In order to allow the equipment to be guided toward its target position, we download into the memory 18 of the calculator 17, prior to immersion, via the test and configuration interface 23, the three-dimensional co-ordinates of the transmitting beacons and their individual frequency, modulation and recurrence characteristics as well as the geographical co-ordinates of the target point 9. Knowing the arrival times of the acoustic signals issuing from the beacons, the calculator determines the propagation delays and, knowing the average velocity it determines the slant range. These slant ranges are then transformed into a horizontal plane, knowing the immersion of the equipment as measured by the pressure sensor 22. The geographic co-ordinates of the equipment are then calculated in the horizontal plane, for example by applying the least squares method. Theoretically, signals issuing from only two different sources are needed to calculate a position, but it is known that in practice it is preferable, in order to limit the error margin, to use signals from three sources (or more). Once the instantaneous co-ordinates are known, the calculator evaluates the deviation from the optimal trajectory 8. A Kalman filter implanted in the calculator then generates the instructions to be applied to the actuators 25 in order to correct the trajectory knowing the heading and attitude of the equipment as provided by the heading and attitude station 26, in particular to counter any possible sea current 10.

FIG. 6 diagrammatically shows an example of the layout of the seismic acquisition equipment. The equipment comprises a seismic acquisition unit comprising in the shown example a seismic sensor 60 adapted for coupling to the seabed, a recording unit 61 and a connection arm 62 linking the sensor 60 to the recording unit 61. The seismic acquisition unit can be as disclosed in patent application WO 2004/065988.

The guiding equipment comprises a body 63 of hydrodynamic profile. This body is hollow and, as it is common, has three holes (not shown) which allow the equipment to fill with water when dropped and descend. As shown, the body has a lower part 64 of substantially hemispherical shape. Connected to this part 64 is a conical-shaped part 65 which tapers off at its upper end 66. The recording unit 61 is housed in the hemispherical part 64 as well as a battery 67. In an appropriate manner, as shown in FIG. 6, the recording unit 61 is housed inside a pressure-resistant, watertight structure 74 such as a sphere of hyperbaric glass which is itself housed inside the hemispherical part 64. This type of component is supplied for example by the Benthos Inc company. The gap 71 between the structure 74 and the wall of the hemispherical part fills with water when the equipment is dropped, as previously seen, this water being used as ballast.

Rudders 72 are provided in the vicinity of the upper end 66 of the body. In the example shown in FIG. 6, the rudders are fixed. The guiding towards the target position is obtained by transversally displacing the battery 67 inside the structure 74, which displaces the centre of gravity of the equipment and modifies its trajectory in accordance with what was required. This is carried out by means of a standard type of actuator (not shown).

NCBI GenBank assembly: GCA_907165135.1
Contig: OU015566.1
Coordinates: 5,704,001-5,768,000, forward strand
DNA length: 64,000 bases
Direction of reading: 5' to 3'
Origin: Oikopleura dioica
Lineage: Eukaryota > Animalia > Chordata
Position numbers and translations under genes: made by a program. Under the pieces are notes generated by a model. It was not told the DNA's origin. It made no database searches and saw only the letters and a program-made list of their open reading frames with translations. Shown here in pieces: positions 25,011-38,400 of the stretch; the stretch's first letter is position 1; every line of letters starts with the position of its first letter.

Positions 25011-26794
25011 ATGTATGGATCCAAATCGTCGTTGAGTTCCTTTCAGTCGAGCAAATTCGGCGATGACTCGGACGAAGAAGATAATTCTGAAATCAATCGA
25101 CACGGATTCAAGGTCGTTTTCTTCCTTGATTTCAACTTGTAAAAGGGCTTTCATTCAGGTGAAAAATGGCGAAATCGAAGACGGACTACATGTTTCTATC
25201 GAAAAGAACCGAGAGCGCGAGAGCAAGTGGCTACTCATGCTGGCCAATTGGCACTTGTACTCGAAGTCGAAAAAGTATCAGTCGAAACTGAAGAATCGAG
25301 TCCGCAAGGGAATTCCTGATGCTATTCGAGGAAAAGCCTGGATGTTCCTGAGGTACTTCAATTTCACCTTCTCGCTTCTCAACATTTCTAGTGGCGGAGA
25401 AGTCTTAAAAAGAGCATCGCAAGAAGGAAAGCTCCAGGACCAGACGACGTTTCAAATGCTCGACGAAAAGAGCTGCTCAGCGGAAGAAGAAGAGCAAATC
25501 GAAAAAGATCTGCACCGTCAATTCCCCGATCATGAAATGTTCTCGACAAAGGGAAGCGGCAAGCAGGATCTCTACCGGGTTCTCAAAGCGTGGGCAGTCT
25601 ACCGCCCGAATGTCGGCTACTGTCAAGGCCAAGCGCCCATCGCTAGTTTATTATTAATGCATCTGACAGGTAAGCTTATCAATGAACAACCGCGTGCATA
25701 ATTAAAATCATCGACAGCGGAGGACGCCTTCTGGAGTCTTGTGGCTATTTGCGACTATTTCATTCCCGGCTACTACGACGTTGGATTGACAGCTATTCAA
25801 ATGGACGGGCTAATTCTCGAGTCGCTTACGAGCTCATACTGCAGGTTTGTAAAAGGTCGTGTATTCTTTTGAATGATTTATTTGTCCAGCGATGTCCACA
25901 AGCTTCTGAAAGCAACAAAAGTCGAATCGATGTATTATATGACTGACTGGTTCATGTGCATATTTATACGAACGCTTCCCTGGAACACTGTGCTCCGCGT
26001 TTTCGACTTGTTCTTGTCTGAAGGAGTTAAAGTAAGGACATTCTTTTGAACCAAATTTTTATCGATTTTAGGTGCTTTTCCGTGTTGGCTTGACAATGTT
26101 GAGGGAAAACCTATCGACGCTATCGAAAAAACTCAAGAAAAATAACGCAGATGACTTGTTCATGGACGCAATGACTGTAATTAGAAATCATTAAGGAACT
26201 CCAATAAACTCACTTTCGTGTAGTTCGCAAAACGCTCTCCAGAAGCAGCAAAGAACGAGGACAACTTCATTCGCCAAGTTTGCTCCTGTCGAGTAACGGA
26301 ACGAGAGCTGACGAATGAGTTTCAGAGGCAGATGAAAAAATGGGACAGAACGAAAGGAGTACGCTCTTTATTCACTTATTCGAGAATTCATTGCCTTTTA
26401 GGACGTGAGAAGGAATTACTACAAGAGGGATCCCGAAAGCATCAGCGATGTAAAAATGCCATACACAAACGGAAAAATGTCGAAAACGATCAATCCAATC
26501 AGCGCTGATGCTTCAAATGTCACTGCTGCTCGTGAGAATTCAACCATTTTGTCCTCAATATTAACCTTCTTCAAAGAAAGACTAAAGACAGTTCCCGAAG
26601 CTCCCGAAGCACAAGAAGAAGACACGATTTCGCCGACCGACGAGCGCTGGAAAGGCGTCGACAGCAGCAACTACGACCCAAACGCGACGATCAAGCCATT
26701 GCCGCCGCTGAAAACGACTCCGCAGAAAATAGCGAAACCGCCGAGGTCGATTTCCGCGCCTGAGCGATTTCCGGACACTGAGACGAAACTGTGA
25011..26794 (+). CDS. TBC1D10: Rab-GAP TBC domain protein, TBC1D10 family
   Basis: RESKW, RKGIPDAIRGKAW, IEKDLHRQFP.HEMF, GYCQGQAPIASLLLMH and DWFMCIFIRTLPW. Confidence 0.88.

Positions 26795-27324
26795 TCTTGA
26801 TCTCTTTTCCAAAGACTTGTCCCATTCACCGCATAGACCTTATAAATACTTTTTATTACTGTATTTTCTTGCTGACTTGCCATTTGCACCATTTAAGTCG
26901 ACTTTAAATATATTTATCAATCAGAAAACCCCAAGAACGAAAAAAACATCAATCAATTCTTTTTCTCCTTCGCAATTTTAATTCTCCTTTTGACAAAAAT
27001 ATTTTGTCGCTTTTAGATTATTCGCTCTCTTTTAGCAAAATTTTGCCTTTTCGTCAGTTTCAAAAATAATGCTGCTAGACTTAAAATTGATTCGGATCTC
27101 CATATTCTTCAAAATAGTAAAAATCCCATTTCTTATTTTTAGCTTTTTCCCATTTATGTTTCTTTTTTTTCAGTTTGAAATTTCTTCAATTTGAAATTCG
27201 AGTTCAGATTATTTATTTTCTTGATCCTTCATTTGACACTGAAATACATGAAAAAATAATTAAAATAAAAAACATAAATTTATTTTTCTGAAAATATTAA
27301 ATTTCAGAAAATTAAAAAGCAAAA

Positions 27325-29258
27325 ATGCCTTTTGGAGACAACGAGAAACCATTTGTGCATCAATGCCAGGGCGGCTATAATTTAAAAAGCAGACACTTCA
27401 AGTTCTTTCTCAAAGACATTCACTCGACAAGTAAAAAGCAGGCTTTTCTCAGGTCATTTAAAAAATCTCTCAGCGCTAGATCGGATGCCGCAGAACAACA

Another possibility consists in installing movable rudders and actuators acting on the rudders to guide the equipment towards the target position.

In the example shown in FIG. 6, also referred to by numeral 21 in FIG. 5, there is also provided a ballasting device 73 housed in a pressure-resistant, watertight structure 74 such as a sphere of hyperbaric glass. This device can contain a volume of oil that can be displaced, by means of a hyperbaric micropump 75 with an integrated micromotor, towards an inflatable structure located on the outside of the sphere 74. This drives an equivalent volume of water to the outside of the body 63 and lowers the density of the unit allowing it to slow down its descent or activate the ascent to the surface. The micromotor is controlled in reply to the detection of the nearness of the seabed through the use of an echo sounder 69 or via the reception of an acoustic message issuing from the support vessel 5.

FIG. 6 is a diagram showing an acoustic transducer 76 corresponding to the transducer 14 in FIG. 5 as well as a GPS sensor 77 and a radio transmitter 78 corresponding to the components 28 in FIG. 5.

The placement of the seismic acquisition equipment such as described can be done in the following manner. Reference is hereafter made to FIGS. 1 and 2.

FIG. 1 shows the equipments to be placed on the seabed for seismic exploration of an underground zone 1. On one hand, there is provided a network of acquisition equipments 7 which covers the zone to be explored in an appropriate manner for obtaining a seismic image. FIG. 1 shows a meshed network 2 of 8×8=64 acquisition equipments but it will be clear that, in a typical commercial application, the network comprises several hundred seismic acquisition equipments. On the other hand, there is provided a series of acoustic beacons 3 used in the guiding of the acquisition equipments towards their target positions whilst they are descending. FIG. 1 shows four buoys placed at the vertices of a square encircling the network of equipments 7, but this is only an example given by way of illustration.